Historical Societies: News and Highlights

Historical Societies: News and Highlights presents news and information about Pennsylvania's regional and county historical societies.

Federation Meeting Planned

The 73rd annual meeting of the Pennsylvania Federation of Historical Societies will be held on May 2 and 3, 1980 at the Pennsylvania Farm Muse­um at Landis Valley. This year there will be a change in format with a two­-day meeting planned to replace the regular one-day program. Workshop sessions will be scheduled as well as award presentations and a business meeting.

The federation has also recently sponsored a number of workshops on various topics, including sessions on local history at the Delaware County Historical Society (June 2, 1979), preservation at the Clarion County Historical Society (September 15, 1979), and funding at the Lancaster Sheraton-Conestoga Inn (October 27, 1979). In addition to the annual meeting, two workshops are planned for the fall of 1980, one each in the eastern and western parts of the state.

Details on these future workshops and formal programs for the annual meeting should both be mailed to federation members within several weeks.


Historical Society Notes

Sound recordings are often irreplaceable and require unique preserva­tion-restoration techniques. Their per­vasive role in our cultural, historical, musical and economical life has made them today into significant holdings in archives, museums, historical societies and special libraries. Realizing their importance, all historical societies should obtain a copy of The Preservation and Restoration of Sound Recordings by Jerry McWilliams. The publica­tion sells for $8.95 and is available from the American Association for State and Local History, 1400 Eighth Ave., South, Nashville, TN 37203.

Two Pennsylvania historical soci­eties recently received National En­dowment for the Humanities Grants. The Wayne County Historical Society (Honesdale) received $10,000 to plan an exhibit on the effect of coal discovery on the county. A plan to de­velop an exhibit of “Chester County History” was also funded. The recipient, the Chester County Historical Society (West Chester), received $7,481.


Beginning Genealogical Research

You are the beginning “twig” on your family tree. Start with yourself, the known, and work toward your un­known “roots.” Find out the vital information about your parents, write it down, then look for data about your grandparents, great-grandparents, and so on. You will be concerned with pulling from the many and varied doc­uments of recorded history, four key items: names, dates, places and rela­tionships. These are the tools of the family searcher. People can be identified in records by their names, the dates of events in their lives (birth, marriage, death), the places they lived and by their relationships to others either stated or implied in the records.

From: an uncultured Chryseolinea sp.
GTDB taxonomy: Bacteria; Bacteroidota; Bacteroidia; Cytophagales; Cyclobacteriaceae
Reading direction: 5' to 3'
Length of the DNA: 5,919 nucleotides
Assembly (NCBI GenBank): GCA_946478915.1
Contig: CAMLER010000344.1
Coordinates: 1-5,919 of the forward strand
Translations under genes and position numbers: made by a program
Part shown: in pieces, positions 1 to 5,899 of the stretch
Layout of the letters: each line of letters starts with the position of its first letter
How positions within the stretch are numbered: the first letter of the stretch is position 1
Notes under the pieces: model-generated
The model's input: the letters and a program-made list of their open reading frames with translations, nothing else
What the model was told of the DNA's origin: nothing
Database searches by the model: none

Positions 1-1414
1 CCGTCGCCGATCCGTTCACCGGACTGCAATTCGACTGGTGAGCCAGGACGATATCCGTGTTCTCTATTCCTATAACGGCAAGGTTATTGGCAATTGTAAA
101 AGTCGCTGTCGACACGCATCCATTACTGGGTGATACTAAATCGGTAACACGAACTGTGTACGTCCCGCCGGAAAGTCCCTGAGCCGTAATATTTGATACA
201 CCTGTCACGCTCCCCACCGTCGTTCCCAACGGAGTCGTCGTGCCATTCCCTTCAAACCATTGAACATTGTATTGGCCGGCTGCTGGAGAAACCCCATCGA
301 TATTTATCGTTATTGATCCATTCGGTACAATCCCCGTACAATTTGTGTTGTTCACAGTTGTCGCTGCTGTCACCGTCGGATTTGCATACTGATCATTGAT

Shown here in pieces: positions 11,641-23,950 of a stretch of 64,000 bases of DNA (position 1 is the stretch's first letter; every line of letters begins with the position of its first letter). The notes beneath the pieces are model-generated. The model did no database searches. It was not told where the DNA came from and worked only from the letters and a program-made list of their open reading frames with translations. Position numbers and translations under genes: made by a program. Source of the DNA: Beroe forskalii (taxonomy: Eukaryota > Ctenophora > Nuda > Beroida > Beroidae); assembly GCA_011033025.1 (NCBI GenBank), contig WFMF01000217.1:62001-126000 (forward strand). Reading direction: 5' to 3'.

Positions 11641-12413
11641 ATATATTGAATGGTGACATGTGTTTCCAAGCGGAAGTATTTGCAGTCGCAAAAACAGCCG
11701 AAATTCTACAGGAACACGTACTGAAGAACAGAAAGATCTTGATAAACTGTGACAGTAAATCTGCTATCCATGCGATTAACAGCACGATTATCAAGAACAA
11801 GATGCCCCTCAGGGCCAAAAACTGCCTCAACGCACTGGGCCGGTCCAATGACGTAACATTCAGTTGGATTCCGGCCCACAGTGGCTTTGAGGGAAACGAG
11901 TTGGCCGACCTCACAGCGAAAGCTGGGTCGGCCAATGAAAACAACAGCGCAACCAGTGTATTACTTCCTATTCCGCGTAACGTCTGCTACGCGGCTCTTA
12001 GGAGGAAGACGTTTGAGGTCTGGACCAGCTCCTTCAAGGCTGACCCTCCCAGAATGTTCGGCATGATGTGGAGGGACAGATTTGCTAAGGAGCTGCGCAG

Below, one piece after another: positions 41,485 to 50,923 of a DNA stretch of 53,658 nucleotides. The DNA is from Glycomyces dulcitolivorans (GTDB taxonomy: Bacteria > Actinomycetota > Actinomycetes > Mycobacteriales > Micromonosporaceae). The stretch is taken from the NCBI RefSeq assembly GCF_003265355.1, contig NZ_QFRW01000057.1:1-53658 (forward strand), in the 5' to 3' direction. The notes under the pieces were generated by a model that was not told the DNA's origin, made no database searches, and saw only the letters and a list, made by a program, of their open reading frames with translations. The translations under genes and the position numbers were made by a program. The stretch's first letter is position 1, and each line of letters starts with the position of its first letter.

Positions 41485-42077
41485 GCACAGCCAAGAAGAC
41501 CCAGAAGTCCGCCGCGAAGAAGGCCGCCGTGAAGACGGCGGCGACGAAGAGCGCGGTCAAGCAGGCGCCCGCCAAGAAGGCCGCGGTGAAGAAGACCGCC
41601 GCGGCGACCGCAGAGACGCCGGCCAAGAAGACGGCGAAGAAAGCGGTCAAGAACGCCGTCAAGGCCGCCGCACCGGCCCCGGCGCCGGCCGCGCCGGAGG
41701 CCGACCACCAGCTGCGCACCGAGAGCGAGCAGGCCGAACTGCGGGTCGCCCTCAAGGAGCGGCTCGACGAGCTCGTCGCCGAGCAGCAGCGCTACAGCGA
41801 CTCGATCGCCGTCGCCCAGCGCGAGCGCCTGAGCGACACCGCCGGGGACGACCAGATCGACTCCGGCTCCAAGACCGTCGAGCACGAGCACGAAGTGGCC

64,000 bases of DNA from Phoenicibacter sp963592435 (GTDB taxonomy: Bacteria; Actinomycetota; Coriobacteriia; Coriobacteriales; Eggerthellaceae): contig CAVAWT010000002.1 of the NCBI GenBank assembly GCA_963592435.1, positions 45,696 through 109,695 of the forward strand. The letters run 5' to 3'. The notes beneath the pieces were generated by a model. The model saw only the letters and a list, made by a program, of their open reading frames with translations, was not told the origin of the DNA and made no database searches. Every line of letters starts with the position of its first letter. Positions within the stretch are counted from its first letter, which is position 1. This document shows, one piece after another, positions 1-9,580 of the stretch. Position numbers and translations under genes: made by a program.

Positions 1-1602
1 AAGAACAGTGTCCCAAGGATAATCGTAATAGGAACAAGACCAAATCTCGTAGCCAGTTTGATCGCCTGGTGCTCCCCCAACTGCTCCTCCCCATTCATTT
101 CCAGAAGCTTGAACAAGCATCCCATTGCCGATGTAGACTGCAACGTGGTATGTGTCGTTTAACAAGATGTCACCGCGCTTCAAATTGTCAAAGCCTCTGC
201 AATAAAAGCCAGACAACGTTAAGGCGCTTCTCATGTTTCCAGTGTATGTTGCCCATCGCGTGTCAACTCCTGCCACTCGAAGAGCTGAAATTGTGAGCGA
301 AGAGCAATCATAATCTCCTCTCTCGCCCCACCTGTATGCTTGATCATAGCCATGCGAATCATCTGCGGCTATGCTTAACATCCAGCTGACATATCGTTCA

The place to begin is close to home. Here you will find much information in family bibles, newspaper clippings, military certificates, birth and death certificates, marriage licenses, diaries, letters, scrapbooks, backs of pictures, baby books, etc. Visit or write those in your family who may have informa­tion, particularly older relatives. More often than not others before you have already gathered family data. You should write letters, plan personal visits and conduct telephone surveys to find out about such persons and what information is already collected.

Before launching your research programs in libraries and archives, search for distant relatives who may have already performed research. Advertise in the local genealogical bulle­tins (city, county or state) where your ancestors lived. The most widely circu­lated genealogical magazine (which also specializes in getting people to­gether who are working on the same families) is The Genealogical Helper (bimonthly). Many libraries subscribe to this publication and others, such as the National Genealogical Society Quarterly, the Journal of Genealogy (monthly), and Family Puzzlers (weekly). These magazines all have special ancestor “query” sections.

A few churches have records of important events in the lives of members, but many do not. investigate the possi­bility of finding genealogical data in the records of the church to which your ancestors belonged. Some states be­gan to keep records of birth and death earlier, but for most of the US., birth and death registration became a require­ment about the turn of the century, between 1890 and 1915. Before that time. these events generally will be found recorded only in church records and family bibles. Marriages will be found recorded in most counties, dating often as early as the county’s establishment.

Records of property acquisition and disposition can be good sources of genealogical data. Such records are nor­mally filed in county courthouses. Often the earliest coun­ty records, or copies of them, are available in the state archives.

The National Archives in Washington, DC, also has records of use in genealogical research. The federal census made every ten years since 1790 is a good source. The census records are also available on microfilm in the Na­tional Archives’s regional archives branches located in eleven metropolitan areas throughout the country. The National Archives also has military service and related records, passenger arrival records and others.

The Pennsylvania State Archives has voluminous material for searching ancestors, including state and federal census manuscripts through 1900. In addition, your local historical societies often contain countless bits of information, in­cluding family papers and biographies.